Antes de se mudar para a Grécia, João Breda assumiu cargos de liderança da OMS em Copenhaga (Dinamarca) durante sete anos e em Moscovo (Federação Russa) durante quatro anos. O recém-criado Centro de Excelência de Atenas tem como objetivo melhorar a segurança e qualidade dos cuidados de saúde dos doentes a nível nacional, visando reduzir desigualdades ao promover a liderança e inovação na saúde.

Até 2021, dirigiu o Gabinete Europeu da OMS para a Prevenção e Controlo das Doenças Não Transmissíveis (DNT), parte integrante do Gabinete Regional da OMS para a Europa. Lançado em 2014, este Gabinete é um marco importante no compromisso de combater as DNT na Região Europeia da OMS. Liderado pelo Dr. Breda, o Gabinete das DNT prestou apoio a 53 Estados-Membros da Região Europeia da OMS, com abordagens específicas a nível da população, com o objetivo de assegurar uma redução do risco de DNT e a descida global da mortalidade prematura. Em 2019, a equipa que liderava recebeu o Prémio de Excelência atribuído por Dr. Tedros Adhanom Ghebreyesus, Diretor-Geral da OMS, que reconhece o contributo excecional para a Organização, com ganhos e conquistas tangíveis.

João Breda tem um doutoramento em Ciências do Consumo Alimentar e Nutrição pela Universidade do Porto, um master em Gestão pela EU Business School de Barcelona, um master em Saúde Pública e uma licenciatura em Ciências da Nutrição.

Sessão: 30 Setembro - 16:50

Políticas de Saúde: a Urgência de Novas Ideias

Para melhorar a eficiência e eficácia dos sistemas de saúde, para prevenir doenças, promover a qualidade de vida… há um mundo de possibilidades e oportunidades que podem ser consideradas nas políticas de saúde. O momento de fazer a mudança é agora!

Sessão: 30 Setembro - 9:30

A nutrição é determinante na esperança de vida, mas também nos anos de vida saudável. O avanço da ciência transporta-nos para uma nova era da nutrição com decisivos contributos para a sustentabilidade do sistema de saúde e do sistema alimentar. De que estamos à espera para agir?

Carlos Carreiras

Presidente da Câmara Municipal de Cascais


Sessão: 29 Setembro - 09:00

Sessão de Abertura

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João Breda

Head of the WHO Athens Quality of Care and Patient Safety Office & SPECIAL ADVISER for the WHO Regional Director

Dr João Breda is the Head of the new Athens Quality of Care Office and Special Adviser of WHO Regional Director for the establishment of Sub-Regional Offices. Before moving to Greece João has been posted in WHO Senior Positions in Copenhagen (Denmark) for seven years and Moscow (Russian Federation) for four years. The newly established Athens Centre of Excellence aims to improve quality of care and patient safety at country level and focusing on reducing inequalities while promoting health innovation and leadership.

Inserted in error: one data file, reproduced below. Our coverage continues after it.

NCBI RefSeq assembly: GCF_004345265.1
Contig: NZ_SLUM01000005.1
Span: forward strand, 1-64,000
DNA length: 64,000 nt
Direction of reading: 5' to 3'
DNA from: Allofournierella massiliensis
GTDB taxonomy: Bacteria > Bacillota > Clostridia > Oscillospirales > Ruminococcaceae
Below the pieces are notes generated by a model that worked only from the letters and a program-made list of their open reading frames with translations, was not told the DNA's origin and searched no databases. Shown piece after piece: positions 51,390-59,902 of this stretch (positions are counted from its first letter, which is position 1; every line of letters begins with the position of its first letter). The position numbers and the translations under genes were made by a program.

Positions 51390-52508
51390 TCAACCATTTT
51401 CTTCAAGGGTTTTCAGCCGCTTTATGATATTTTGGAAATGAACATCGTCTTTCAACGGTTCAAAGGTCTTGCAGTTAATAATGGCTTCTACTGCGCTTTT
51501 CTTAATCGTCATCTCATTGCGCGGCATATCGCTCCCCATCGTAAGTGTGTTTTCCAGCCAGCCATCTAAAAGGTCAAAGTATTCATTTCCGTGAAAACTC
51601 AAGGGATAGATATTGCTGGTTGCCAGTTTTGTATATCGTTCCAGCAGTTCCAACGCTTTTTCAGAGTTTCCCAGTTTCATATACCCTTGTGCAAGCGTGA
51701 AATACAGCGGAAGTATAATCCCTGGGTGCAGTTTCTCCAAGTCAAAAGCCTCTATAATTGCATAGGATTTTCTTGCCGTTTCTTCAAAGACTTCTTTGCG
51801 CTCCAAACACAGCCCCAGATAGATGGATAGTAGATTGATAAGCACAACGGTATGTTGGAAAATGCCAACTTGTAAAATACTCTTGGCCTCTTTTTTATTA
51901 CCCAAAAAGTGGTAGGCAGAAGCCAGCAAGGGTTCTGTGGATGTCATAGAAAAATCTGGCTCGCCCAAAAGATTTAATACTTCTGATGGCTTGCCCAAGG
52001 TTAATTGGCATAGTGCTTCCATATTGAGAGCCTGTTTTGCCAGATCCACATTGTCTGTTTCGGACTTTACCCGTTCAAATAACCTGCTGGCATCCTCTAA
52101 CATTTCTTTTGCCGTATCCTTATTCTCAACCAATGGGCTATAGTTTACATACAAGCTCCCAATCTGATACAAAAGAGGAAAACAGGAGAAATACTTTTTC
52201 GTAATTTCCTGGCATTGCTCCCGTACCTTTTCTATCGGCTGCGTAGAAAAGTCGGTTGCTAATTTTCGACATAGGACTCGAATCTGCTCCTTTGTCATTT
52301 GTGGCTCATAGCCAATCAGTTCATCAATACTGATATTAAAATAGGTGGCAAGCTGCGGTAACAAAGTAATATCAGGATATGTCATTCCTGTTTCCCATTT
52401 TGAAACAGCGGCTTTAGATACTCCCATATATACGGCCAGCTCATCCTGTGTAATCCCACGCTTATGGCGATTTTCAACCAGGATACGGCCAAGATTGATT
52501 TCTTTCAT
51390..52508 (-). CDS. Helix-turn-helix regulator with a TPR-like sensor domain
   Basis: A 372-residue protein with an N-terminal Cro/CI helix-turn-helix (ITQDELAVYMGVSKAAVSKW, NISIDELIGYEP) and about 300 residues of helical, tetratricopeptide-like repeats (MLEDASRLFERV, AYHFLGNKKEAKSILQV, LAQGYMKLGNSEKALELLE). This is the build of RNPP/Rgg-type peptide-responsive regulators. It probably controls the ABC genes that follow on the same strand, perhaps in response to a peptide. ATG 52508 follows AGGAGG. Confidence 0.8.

Until 2021 he Headed the WHO European Office for the Prevention and Control of Noncommunicable Diseases (NCD Office), which is an integral part of the WHO Regional Office for Europe. Launched in 2014, the NCD Office marked an important milestone in the commitment made to combatting NCDs in the WHO European Region. Led by Dr Breda, the NCD Office provided support to 53 Member States in the WHO European Region based on population-level, targeted approaches to ensure a reduction in NCD risk, an overall decline in premature mortality. In 2019, the team he was leading was given an Award of Excellence announced by Dr Tedros Adhanom Ghebreyesus, WHO Director-General, which acknowledges the exceptional contribution to the Organization, tangible gains, and achievements.
Dr João Breda is a PhD in Food Consumption & Nutritional Sciences by Porto University, a Master of Business Administration by the EU Business School in Barcelona, a Master’s in Public Health and initially graduated in Nutritional Sciences.

Session: 30 Sept - 16:50

Health Policies: Need for a New Generation of Ideas

To improve the efficiency and effectiveness of healthcare systems, to prevent disease, to promote quality of life… there is a world of possibilities and opportunities that can be factored in in healthcare policies. The time to make the change is now!

Session: 30 Sept - 9:30

Nutrition & Health

Nutrition is crucial in life expectancy, but also in years of healthy life. The advancement of science takes us into a new era of nutrition with decisive contributions to the sustainability of the health system and the food system. What are we waiting for to act?